Steps in a Federal Prosecution
If you are facing federal criminal charges and trying to determine your best course of action, it helps to know what you are up against.
Here is a breakdown of the typical process of a federal criminal case:
Phase 1: Investigative. This is the perhaps the most critical of all phases of the process. If you, a family member, or a business becomes aware of an ongoing Federal investigation, you should get contact an experienced Federal criminal attorney immediately. Please do not think that talking to the police, FBI, Secret Service, or any law enforcement officer is the right thing to do, even, and especially, if you believe you have done nothing wrong. Instead, get the advice you need, at the point in the process where you have the best chance of influencing the outcome. We have been successful in convincing the agents and/or prosecutors not to prosecute. Do not wait until someone makes up their mind to charge you and you are arrested.
Phase 2: Arrest. A federal case usually starts with an arrest on a criminal complaint or an arrest warrant.
Phase 3: Initial appearance. The initial appearance typically occurs within 48 hours after your arrest, and you will appear before a U.S. Magistrate Judge. At this hearing, the judge will read the charges against you and determine whether to release you from custody. In some cases, you might be brought to court for the first time on an indictment. In that case, there is no complaint or arrest warrant, and the case proceeds before a district court judge.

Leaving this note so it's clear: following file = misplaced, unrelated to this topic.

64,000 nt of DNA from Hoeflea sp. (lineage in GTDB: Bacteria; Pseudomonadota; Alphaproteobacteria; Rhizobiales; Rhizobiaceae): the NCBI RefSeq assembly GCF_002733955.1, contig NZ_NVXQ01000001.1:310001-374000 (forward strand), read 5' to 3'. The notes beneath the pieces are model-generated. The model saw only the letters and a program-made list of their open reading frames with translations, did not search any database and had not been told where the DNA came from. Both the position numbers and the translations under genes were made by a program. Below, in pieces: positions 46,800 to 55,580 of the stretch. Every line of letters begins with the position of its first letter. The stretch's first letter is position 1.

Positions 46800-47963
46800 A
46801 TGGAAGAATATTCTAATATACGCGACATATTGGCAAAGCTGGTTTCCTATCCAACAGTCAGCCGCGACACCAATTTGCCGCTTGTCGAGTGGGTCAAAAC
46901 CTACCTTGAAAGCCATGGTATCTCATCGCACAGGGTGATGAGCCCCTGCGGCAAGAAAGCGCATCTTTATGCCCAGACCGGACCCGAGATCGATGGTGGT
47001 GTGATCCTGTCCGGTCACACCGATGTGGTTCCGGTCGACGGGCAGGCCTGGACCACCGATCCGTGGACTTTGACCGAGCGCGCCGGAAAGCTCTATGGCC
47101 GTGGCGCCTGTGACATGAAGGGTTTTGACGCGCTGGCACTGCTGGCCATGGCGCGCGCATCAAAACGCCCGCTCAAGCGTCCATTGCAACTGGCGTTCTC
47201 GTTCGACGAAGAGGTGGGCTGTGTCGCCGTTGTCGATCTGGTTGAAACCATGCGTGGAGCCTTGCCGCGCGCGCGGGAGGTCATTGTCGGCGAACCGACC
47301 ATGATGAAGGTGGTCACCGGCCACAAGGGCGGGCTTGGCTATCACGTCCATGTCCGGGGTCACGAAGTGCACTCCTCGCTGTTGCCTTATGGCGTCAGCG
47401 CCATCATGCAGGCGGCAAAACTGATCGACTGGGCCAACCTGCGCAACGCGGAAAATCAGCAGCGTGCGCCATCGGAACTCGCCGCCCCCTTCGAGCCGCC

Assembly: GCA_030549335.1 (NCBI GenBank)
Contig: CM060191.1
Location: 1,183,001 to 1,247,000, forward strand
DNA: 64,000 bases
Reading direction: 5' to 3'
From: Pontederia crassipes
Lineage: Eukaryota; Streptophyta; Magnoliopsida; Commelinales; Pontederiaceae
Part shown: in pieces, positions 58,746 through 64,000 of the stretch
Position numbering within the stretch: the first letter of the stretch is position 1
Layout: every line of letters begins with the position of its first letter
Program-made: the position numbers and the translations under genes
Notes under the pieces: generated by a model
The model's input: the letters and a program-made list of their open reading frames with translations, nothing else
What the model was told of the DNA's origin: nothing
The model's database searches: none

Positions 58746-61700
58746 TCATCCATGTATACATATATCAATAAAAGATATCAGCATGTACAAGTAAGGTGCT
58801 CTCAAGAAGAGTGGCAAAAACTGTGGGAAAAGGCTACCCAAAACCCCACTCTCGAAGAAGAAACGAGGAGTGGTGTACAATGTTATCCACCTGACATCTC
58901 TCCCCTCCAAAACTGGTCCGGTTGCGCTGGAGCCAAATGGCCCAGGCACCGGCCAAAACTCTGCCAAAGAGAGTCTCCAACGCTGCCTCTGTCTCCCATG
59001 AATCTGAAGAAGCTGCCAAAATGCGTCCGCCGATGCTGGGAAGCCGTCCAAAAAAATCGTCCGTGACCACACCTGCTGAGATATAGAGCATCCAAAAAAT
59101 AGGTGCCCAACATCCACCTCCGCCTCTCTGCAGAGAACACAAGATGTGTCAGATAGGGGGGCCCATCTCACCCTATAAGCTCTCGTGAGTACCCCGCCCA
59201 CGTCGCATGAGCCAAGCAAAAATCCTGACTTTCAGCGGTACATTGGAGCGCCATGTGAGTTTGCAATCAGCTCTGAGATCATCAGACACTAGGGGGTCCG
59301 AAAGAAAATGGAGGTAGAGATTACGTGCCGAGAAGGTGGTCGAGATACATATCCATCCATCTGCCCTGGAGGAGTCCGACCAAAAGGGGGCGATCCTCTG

Phase 4: Indictment or Information. To get an indictment, the prosecutor must present evidence to convince a grand jury there is probable cause that you committed a major crime. Once the jury has issued the indictment outlining the charges, the case will proceed before a U.S. District Court judge. Less-serious crimes (misdemeanors and some felonies) are charged with a written statement called an information; these cases do not receive a grand jury proceeding. In rare cases, the prosecutor may offer you a pretrial diversion program.
Phase 5: Arraignment. You should usually plead “not guilty” at the arraignment.
Phase 6: Pretrial discovery, motions and hearings. The parties exchange information about the case. One common motion is a motion to suppress evidence. If you are successful on a motion to suppress, sometimes the prosecution will drop the case.
Phase 7: Plea bargaining. Most cases of plea bargaining will result in guilty pleas. However, the judge still has to accept the plea agreement before it can be finalized. Even if a judge accepts the plea agreement, there’s no guarantee that the judge will impose the exact sentence it recommends.
Phase 8: Trial. If no plea agreement is reached, the case will proceed to trial. If the court finds you not guilty, the case is over. If the court finds you guilty, the case proceeds to sentencing. After trial, post-trial motions are filed, sentencing occurs, and an appeal can be filed.
If you’re facing federal criminal charges, working with a former federal prosecutor and experienced Jacksonville federal crimes law firm is in your best interests.